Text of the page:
It took the whole summer, but Zachariah Martin’s latest addition to EXIT Art at the University of Alaska Anchorage (UAA) is finally complete.
EXIT Art is a dedicated student art wall in the back staircase of UAA’s Fine Arts Building. Zach’s 8-foot, 5-inch by 8-foot, 2-inch panel is the first installed on a ceiling panel, angled at 45 degrees toward the staircase. At first, the art student found it hard to adjust to broad sweeping brush strokes but “the more I went on, the more detailed it got and the more ideas I got for it.”
Zach originally hails from the Ahtna Region—Tanana Athabascan on father Karl Martin Jr.’s side and Ahtna Athabascan on mother Kathryn’s side. During the school years, he would live with family in Anchorage, but return home in summers.
Zach used a chapter of Alaska Native history known as the “First Great Death” as the inspiration for his panel. That era arrived when the first Westerners ushered in diseases and assimilation and was followed by the Second Great Death, with the push for boarding schools and the influence of alcohol. “It was such a huge blow that it still affects things today,” Zach said.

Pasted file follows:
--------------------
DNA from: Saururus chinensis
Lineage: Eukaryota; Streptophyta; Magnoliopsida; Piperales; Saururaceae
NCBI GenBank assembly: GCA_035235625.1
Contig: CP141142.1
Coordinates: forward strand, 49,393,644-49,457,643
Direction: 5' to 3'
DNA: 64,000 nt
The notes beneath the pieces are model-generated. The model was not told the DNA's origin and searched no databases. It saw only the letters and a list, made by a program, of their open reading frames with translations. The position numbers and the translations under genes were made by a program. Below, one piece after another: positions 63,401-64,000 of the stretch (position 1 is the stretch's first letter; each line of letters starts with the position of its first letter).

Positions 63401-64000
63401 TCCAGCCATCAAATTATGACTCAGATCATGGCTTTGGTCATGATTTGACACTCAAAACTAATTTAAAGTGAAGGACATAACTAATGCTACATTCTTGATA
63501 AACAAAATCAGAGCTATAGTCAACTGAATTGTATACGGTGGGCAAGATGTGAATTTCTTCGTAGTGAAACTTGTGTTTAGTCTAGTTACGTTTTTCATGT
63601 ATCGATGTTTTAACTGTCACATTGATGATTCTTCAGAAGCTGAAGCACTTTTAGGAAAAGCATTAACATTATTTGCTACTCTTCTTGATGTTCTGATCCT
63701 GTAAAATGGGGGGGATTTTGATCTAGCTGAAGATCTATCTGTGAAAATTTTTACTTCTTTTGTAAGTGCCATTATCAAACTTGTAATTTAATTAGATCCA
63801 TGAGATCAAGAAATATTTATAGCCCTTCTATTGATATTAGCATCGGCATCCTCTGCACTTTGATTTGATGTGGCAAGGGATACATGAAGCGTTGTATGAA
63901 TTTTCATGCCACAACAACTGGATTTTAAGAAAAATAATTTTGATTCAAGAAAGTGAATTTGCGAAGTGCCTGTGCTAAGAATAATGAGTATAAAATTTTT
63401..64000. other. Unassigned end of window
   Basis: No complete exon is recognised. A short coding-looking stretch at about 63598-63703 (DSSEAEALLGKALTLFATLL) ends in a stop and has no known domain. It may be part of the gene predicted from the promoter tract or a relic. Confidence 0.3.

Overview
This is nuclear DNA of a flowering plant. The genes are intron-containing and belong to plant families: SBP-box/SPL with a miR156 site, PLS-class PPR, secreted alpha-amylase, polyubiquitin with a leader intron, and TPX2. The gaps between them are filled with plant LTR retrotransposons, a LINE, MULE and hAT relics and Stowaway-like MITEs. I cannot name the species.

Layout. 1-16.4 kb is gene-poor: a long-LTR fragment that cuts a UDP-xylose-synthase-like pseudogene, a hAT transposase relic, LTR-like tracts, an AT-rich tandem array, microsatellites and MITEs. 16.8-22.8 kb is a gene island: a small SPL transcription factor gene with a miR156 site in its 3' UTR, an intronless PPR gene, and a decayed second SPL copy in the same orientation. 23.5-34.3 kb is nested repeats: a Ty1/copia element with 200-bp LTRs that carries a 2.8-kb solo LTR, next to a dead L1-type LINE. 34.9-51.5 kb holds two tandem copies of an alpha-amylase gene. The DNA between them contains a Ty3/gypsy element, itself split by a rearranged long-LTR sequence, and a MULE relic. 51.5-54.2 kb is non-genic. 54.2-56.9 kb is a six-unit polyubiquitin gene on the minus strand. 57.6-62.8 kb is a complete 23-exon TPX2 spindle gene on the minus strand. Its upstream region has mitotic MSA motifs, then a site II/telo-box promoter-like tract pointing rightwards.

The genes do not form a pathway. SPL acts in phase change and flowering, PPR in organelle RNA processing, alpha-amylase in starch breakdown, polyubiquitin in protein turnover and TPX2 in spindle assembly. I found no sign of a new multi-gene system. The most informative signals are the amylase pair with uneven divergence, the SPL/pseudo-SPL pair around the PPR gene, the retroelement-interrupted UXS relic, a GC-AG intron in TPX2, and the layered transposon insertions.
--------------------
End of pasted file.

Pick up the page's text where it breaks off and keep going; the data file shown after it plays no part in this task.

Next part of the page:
His piece depicts the aftermath of the First Great Death, a battlefield with blended indigenous warriors, a field of decaying totem poles and a bleeding raven skeleton. The circular frame represents the concept of time and renewal. One totem essentially serves as an artist signature, representing key aspects of Zach’s life story (a moose for his Athabascan name, a raven and mask for his clan, a marten for his last name). The diverse army — displaying elements from Africa to Asia to the Aleutians — represents the tug-of-war when races and cultures fuse. The mural’s central figure dons a golden mask, a reactionary statement on the traditionally temporary nature of Alaska Native art.
Rather than focus on the past, Zach’s art argues for a new Alaska Native awareness, one that abandons the double identity of two separate cultures. “We should mesh them together to create a new consciousness, a new identity and a new culture. And through that we would still be able to live on,” he said.